Alec Nevala-Lee

Thoughts on art, creativity, and the writing life.

Archive for March 18th, 2018

The secret life of objects

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The past does retain a physical presence for the biographer—in landscapes, buildings, photographs, and above all the actual trace of handwriting on original letters or journals. Anything a hand has touched is for some reason peculiarly charged with personality—Thomas Hardy’s simple steel-tipped pens, each carved with a novel’s name; Shelley’s guitar, presented to Jane Williams; Balzac’s blue china coffee-pot, with its spirit-heater, used through the long nights of Le Père Goriot and Les Illusions Perdues; other writers’ signet rings, worn walking sticks, Coleridge’s annotated books, Stevenson’s flageolet and tortoise-shell “Tusilita” ring. It is as if the act of repeated touching, especially in the process of daily work or creation, imparts a personal “virtue” to an inanimate object, gives it a fetishistic power in the anthropological sense, which is peculiarly impervious to the passage of time. Gautier wrote in a story that the most powerful images of past life in the whole of Pompeii were the brown, circular prints left by drinkers’ glasses on the marble slabs of the second-century taverna.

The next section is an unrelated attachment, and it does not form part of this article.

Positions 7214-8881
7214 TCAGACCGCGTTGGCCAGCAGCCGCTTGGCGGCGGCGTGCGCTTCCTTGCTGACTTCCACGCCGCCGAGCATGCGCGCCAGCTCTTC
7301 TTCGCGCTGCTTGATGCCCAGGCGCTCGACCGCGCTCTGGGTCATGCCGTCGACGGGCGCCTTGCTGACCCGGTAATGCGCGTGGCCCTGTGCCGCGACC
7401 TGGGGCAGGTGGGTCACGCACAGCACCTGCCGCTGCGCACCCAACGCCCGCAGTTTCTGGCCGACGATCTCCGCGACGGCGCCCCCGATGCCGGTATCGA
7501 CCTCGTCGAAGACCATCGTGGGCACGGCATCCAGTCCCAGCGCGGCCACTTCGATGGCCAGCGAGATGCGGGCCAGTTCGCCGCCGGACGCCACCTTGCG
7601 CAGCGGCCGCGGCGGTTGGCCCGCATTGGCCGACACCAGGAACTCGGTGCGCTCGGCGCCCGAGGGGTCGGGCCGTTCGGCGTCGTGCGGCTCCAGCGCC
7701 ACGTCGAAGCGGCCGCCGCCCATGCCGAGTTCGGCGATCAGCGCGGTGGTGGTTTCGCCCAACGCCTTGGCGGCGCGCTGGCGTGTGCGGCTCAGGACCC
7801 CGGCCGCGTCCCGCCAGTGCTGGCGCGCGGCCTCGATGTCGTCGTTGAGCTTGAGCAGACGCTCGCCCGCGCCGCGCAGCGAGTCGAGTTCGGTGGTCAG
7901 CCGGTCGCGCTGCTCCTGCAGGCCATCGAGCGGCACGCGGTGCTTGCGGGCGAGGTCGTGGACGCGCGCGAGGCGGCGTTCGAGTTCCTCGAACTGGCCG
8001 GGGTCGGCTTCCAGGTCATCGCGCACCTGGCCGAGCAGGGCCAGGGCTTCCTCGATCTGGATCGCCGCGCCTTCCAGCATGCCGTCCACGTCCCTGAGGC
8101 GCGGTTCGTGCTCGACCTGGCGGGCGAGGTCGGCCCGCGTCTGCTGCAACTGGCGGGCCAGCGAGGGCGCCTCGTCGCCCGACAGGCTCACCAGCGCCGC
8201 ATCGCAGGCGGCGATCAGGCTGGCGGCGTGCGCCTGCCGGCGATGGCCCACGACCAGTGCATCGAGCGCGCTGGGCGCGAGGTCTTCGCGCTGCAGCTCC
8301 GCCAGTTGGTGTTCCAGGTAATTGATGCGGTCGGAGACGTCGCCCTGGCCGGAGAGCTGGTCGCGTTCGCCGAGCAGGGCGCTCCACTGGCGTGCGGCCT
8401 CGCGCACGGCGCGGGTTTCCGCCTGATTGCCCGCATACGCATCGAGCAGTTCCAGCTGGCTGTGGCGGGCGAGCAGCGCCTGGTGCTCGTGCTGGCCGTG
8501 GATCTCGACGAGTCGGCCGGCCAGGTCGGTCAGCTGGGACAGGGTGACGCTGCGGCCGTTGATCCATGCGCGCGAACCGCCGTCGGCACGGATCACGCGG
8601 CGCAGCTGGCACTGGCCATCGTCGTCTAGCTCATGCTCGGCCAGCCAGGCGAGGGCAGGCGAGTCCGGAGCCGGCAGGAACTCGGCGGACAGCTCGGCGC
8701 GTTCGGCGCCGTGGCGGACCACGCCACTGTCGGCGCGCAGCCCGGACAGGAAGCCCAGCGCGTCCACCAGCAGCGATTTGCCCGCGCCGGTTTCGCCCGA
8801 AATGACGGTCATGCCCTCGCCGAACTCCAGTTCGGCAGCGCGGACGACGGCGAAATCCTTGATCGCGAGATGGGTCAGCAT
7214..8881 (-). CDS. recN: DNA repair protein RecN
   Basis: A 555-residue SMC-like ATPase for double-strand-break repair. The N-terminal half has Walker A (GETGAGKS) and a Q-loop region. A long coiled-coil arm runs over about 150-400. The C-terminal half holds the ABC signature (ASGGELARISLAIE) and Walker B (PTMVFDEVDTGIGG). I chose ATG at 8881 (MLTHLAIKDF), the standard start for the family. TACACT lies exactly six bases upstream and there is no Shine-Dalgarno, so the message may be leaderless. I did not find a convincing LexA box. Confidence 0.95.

But this physical presence is none the less extremely deceptive. The material surfaces of life are continually breaking down, sloughing off, changing almost as fast as human skin…The more closely and scrupulously you follow someone’s footsteps through the past the more conscious do you become that they never existed in any one place along the recorded path. You cannot freeze them, you cannot pinpoint them, at any particular turn in the road, bend of the river, view from the window. They are always in motion, carrying their past lives over into the future.

Richard HolmesFootsteps: Adventures of a Romantic Biographer

Written by nevalalee

March 18, 2018 at 7:30 am

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